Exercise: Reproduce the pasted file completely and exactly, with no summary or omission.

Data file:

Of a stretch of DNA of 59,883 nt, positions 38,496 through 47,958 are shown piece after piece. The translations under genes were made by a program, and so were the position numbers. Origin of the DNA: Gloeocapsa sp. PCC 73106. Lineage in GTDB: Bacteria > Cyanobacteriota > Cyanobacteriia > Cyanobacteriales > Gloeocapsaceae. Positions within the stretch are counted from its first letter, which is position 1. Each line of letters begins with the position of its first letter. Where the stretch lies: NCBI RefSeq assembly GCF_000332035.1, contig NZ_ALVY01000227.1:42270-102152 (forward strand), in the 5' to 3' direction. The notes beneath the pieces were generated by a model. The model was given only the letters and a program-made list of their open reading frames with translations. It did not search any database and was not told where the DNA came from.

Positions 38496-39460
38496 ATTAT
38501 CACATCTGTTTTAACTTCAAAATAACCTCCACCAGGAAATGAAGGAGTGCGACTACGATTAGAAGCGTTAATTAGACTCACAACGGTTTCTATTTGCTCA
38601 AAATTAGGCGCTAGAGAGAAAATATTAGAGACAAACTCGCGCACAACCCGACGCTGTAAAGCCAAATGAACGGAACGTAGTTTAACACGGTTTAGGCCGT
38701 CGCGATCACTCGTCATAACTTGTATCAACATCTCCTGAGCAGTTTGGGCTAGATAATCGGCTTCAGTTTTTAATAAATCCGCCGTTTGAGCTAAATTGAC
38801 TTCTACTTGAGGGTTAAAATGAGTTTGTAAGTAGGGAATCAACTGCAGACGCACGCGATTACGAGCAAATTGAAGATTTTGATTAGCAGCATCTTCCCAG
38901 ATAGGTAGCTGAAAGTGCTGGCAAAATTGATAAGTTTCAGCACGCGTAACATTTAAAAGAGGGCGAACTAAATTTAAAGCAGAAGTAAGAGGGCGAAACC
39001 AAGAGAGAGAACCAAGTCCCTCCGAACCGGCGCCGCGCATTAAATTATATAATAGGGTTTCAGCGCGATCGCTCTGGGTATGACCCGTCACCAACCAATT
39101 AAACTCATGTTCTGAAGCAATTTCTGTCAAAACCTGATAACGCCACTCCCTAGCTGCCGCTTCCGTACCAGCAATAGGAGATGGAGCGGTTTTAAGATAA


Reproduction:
Of a stretch of DNA of 59,883 nt, positions 38,496 through 47,958 are shown piece after piece. The translations under genes were made by a program, and so were the position numbers. Origin of the DNA: Gloeocapsa sp. PCC 73106. Lineage in GTDB: Bacteria > Cyanobacteriota > Cyanobacteriia > Cyanobacteriales > Gloeocapsaceae. Positions within the stretch are counted from its first letter, which is position 1. Each line of letters begins with the position of its first letter. Where the stretch lies: NCBI RefSeq assembly GCF_000332035.1, contig NZ_ALVY01000227.1:42270-102152 (forward strand), in the 5' to 3' direction. The notes beneath the pieces were generated by a model. The model was given only the letters and a program-made list of their open reading frames with translations. It did not search any database and was not told where the DNA came from.

Positions 38496-39460
38496 ATTAT
38501 CACATCTGTTTTAACTTCAAAATAACCTCCACCAGGAAATGAAGGAGTGCGACTACGATTAGAAGCGTTAATTAGACTCACAACGGTTTCTATTTGCTCA
38601 AAATTAGGCGCTAGAGAGAAAATATTAGAGACAAACTCGCGCACAACCCGACGCTGTAAAGCCAAATGAACGGAACGTAGTTTAACACGGTTTAGGCCGT
38701 CGCGATCACTCGTCATAACTTGTATCAACATCTCCTGAGCAGTTTGGGCTAGATAATCGGCTTCAGTTTTTAATAAATCCGCCGTTTGAGCTAAATTGAC
38801 TTCTACTTGAGGGTTAAAATGAGTTTGTAAGTAGGGAATCAACTGCAGACGCACGCGATTACGAGCAAATTGAAGATTTTGATTAGCAGCATCTTCCCAG
38901 ATAGGTAGCTGAAAGTGCTGGCAAAATTGATAAGTTTCAGCACGCGTAACATTTAAAAGAGGGCGAACTAAATTTAAAGCAGAAGTAAGAGGGCGAAACC
39001 AAGAGAGAGAACCAAGTCCCTCCGAACCGGCGCCGCGCATTAAATTATATAATAGGGTTTCAGCGCGATCGCTCTGGGTATGACCCGTCACCAACCAATT
39101 AAACTCATGTTCTGAAGCAATTTCTGTCAAAACCTGATAACGCCACTCCCTAGCTGCCGCTTCCGTACCAGCAATAGGAGATGGAGCGGTTTTAAGATAA